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« Imitation is the sincerest form of flattery | Main | Victoria Borwick: Police officers should not usually patrol in pairs »

Comments

Laughing Cavalier

It looks like the perfect way to let the ruling party know which way you vote so that they can decide whether or not to discriminate against you in future.

John Peters

Absolutely, definitely not.
There are practical problems. The sum is too small for the adminsitrative costs. Defining who would and would not be eligible is impossible. Large numbers of people do not fill in their own tax forms.
It is wrong in principle. Since administrative costs are covered by government, this is state funding of Cherie Blair's hair-dresser. It is an extension of central powers and a restriction on individuals and groups.

I would propose that any donation, loan or benefit must be made public within 3 hours of agreement and then leave them to it. Any Party which doesn't notify the electoral commission within that time pays that sum back and the same amount more as a fine.

I agree with Gildas when s/he (apologies, I don't know which) says:

"Is it really so difficult to grasp the idea that political parties should only raise their money from willing individual donors? With total transparency. (I'm against donation limits, but of all the restrictions thats the one I'm willing to accept).
If the political parties are skint, that is their problem. Not mine."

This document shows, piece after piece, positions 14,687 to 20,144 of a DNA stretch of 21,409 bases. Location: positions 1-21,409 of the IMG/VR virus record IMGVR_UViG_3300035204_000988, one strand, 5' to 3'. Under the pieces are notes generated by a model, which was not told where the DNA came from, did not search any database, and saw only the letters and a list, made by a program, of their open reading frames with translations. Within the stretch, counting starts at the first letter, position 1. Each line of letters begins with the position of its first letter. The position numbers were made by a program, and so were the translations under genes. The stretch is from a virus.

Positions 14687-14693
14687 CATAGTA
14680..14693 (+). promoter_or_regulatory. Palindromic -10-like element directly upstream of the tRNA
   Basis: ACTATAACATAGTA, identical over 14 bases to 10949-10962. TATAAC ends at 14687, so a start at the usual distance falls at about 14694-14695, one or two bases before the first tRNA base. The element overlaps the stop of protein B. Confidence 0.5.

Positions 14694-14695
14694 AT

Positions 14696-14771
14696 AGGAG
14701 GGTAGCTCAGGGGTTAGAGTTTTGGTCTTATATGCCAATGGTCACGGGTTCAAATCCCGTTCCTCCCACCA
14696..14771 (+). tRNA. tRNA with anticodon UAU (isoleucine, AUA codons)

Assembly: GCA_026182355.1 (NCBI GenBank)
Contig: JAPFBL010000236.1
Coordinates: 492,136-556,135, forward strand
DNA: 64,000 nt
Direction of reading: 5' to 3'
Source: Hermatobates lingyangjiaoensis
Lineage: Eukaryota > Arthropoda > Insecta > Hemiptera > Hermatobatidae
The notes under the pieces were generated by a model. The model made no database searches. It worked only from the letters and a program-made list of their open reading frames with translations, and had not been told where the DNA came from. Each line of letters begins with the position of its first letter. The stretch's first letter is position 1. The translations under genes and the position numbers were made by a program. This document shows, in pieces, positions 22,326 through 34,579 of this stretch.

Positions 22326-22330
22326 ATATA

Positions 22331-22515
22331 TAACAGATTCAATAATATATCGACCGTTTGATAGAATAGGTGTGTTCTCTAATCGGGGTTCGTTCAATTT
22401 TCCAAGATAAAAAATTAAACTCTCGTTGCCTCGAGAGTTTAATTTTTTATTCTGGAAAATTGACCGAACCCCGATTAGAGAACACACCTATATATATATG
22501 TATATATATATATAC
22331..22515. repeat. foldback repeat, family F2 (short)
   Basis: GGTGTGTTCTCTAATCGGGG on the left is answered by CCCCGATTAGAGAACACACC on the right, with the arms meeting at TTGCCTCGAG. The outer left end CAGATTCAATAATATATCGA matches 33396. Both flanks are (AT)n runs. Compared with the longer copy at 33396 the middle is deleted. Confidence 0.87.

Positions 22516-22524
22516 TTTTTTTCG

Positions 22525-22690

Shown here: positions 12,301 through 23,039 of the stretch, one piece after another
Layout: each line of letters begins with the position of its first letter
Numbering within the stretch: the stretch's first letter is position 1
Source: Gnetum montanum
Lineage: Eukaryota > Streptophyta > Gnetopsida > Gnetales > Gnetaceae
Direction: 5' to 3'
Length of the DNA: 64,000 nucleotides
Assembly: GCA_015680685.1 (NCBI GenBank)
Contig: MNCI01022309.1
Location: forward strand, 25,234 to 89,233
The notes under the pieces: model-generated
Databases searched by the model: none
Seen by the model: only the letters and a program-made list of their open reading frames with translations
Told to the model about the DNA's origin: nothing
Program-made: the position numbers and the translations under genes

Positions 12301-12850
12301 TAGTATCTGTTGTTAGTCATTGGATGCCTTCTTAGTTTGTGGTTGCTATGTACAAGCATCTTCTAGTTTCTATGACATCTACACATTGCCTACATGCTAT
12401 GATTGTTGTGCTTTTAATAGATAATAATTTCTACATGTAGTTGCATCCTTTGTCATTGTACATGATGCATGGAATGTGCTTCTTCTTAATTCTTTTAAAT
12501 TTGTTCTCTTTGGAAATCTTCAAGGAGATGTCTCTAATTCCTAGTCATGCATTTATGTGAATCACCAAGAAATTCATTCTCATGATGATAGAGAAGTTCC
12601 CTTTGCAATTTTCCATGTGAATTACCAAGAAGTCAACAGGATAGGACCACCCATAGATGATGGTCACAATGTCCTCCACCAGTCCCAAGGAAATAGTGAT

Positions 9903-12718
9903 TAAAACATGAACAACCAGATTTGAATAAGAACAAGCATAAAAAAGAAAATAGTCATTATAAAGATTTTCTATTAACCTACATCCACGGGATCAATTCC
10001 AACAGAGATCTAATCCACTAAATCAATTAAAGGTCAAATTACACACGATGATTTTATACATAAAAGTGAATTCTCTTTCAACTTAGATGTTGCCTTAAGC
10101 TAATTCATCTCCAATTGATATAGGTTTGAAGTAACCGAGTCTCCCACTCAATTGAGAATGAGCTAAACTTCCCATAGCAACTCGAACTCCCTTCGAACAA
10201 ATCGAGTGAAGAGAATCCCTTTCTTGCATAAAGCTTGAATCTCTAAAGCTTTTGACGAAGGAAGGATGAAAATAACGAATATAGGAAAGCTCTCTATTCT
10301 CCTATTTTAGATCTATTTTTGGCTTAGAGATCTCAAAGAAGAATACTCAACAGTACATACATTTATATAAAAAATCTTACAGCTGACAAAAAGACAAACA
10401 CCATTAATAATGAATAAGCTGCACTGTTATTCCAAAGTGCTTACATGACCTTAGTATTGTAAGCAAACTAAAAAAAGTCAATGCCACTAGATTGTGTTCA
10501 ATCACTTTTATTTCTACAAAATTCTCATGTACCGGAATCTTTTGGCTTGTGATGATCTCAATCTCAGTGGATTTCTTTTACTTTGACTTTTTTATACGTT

Cardinal Pirelli

Over my dead body!

Sorry, but paying taxes to fund politicians is beyond the pale.

Thomas Hobbes

I know that Tim will say I am being negative again - but this is another bonkers idea that makes us look stupid. Anyone with half a brain could have spotted the problems listed above, so why put it out for discussion?

David Banks

Well , at least the tick box idea means that none of our hard earned shekels have to go towards funding people like the BNP unlike a blanket state hand out. OK , for once (!) i will change my mind. Have normally been against state funding due to not wanting my tax monies to go to Nick Griffin et al. But with tickbox concept in place would vote for this idea. I think it's a good one.
Oh and by the way regular readers/contributors , i have managed recently to drag myself off benefits ( no thanks to Blair)and find myself a full time job.

Yet Another Anon

The fact is that all forms of State Funding for political parties are a failure, there is no way from stopping people individually from campaigning or from stopping Trade Unions or Businesses from carrying out their own campaigns at election time - I suppose there could be some kind of blind system whereby parties were not informed where the donations had come from to avoid them being influenced by the donations, but then again a rich person\Trade union|business could simply decide to spend the money directly and so fall outside the rules unless of the rules.